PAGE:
Source: Crony Beliefs | Melting Asphalt, by Kevin Simler
One of my main goals for writing this essay has been to introduce two new concepts — merit beliefs and crony beliefs — that I hope make it easier to talk and reason about epistemic problems. … it’s important to remember that merit beliefs aren’t necessarily true, nor are crony beliefs necessarily false. What distinguishes the two concepts is how we’re rewarded for them: via effective actions or via social impressions.
I found Kevin’s introduction of his concepts of merit and crony beliefs to be interesting and potentially useful, and I recommend reading the rest of his post. However, I complain that his “Identifying Crony Beliefs” and “J’accuse” sections sometimes confuse his merit/crony beliefs concept(s) with the immediacy and severity of potential consequences:
I disagree that “perhaps the biggest hallmark of epistemic cronyism is exhibiting strong emotions … These emotions have no business being within 1000ft of a meritocratic belief system”. For example, if I am with another person in a vehicle (as driver or passenger) approaching an intersection at speed, I probably have a strong opinion about whether or not my vehicle should be breaking to stop at the intersection or not; I will also have strong emotions if the other person is insisting that I am wrong. Similarly, I have no strong feelings about whether or not X, but the only conceivable value to believing that would be social, not practical, so it must be a crony belief.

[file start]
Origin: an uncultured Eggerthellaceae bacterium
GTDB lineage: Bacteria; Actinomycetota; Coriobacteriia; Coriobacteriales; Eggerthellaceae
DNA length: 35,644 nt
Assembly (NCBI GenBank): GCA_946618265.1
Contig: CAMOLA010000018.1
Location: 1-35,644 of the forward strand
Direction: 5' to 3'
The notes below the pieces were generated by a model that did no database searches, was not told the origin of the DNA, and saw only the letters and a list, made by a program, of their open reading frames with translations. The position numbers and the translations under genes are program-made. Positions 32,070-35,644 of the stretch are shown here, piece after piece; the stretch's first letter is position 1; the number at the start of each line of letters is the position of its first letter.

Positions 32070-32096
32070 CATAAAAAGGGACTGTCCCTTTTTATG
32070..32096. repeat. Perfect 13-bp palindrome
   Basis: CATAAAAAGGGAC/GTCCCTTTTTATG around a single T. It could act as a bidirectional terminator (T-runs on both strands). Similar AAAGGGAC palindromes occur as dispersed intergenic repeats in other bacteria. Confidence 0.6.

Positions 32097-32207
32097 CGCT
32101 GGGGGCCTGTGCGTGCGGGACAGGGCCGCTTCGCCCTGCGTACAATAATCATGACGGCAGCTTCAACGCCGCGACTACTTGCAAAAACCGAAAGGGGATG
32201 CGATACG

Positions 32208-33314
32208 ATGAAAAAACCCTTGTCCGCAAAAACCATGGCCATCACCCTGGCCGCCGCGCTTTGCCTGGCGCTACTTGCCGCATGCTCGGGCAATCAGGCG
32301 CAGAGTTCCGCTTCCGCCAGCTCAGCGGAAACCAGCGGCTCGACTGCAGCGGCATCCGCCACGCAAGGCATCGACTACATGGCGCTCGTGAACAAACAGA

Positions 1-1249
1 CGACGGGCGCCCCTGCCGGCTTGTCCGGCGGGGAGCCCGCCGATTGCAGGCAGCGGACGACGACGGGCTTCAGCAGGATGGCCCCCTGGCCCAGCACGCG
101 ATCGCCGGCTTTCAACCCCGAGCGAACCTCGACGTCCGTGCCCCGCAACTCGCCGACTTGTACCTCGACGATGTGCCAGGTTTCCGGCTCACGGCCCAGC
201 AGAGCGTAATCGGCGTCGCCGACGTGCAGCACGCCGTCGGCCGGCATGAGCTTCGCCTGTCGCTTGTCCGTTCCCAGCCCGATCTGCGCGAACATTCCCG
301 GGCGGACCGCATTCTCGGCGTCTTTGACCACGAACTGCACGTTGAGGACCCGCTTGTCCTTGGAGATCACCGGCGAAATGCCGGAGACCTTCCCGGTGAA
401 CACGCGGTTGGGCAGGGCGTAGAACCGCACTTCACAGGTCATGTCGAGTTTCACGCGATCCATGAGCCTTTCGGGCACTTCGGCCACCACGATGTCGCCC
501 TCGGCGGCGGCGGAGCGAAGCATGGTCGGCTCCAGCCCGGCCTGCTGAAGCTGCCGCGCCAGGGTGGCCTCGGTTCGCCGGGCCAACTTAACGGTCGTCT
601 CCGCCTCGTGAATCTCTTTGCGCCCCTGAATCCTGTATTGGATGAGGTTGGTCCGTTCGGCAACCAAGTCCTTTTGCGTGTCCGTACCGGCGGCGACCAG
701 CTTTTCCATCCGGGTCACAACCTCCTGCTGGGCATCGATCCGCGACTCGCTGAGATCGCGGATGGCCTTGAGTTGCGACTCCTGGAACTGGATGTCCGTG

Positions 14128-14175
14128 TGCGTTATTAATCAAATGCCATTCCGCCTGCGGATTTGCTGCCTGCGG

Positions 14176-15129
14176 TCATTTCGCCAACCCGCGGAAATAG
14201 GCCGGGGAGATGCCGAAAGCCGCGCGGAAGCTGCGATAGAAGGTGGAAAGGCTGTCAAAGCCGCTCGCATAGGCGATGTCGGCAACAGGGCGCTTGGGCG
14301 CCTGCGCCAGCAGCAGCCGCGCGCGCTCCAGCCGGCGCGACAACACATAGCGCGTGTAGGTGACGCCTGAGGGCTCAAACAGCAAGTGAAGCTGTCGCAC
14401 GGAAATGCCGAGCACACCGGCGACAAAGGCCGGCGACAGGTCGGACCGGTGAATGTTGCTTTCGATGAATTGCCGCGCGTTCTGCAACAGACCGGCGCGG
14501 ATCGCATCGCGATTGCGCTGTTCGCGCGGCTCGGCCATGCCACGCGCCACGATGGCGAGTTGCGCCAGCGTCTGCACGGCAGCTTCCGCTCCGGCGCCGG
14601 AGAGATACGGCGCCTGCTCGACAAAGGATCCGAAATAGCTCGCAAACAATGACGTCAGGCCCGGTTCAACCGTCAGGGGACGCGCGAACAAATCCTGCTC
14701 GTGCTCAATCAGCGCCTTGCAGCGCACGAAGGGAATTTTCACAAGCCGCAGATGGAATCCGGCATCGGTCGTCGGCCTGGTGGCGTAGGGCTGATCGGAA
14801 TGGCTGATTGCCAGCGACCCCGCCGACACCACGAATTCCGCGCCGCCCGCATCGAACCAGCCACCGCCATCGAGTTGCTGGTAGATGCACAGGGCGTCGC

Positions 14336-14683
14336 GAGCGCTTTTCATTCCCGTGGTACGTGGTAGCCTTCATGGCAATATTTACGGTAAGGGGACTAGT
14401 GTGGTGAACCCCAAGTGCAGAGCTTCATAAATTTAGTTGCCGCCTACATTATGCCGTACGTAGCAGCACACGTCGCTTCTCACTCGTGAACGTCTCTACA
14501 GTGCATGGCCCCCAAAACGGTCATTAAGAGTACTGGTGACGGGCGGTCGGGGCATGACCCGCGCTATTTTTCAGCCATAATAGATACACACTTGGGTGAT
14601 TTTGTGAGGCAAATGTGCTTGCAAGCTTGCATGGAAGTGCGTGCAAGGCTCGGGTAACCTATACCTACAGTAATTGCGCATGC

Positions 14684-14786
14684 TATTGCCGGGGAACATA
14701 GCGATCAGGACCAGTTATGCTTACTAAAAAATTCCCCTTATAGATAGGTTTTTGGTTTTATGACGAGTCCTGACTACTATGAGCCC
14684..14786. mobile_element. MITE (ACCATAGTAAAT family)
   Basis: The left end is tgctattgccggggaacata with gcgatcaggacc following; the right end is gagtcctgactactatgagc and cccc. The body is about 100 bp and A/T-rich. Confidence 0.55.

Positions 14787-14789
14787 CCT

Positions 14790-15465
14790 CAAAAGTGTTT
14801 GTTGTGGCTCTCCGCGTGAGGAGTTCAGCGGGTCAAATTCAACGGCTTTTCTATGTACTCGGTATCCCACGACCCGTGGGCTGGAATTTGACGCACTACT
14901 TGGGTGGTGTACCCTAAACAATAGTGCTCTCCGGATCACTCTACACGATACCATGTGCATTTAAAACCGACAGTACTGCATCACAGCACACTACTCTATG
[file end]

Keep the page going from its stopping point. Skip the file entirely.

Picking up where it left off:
Strong feelings are indicative of a belief’s high consequential value (positive or negative, social or practical), not of a belief’s social-ness.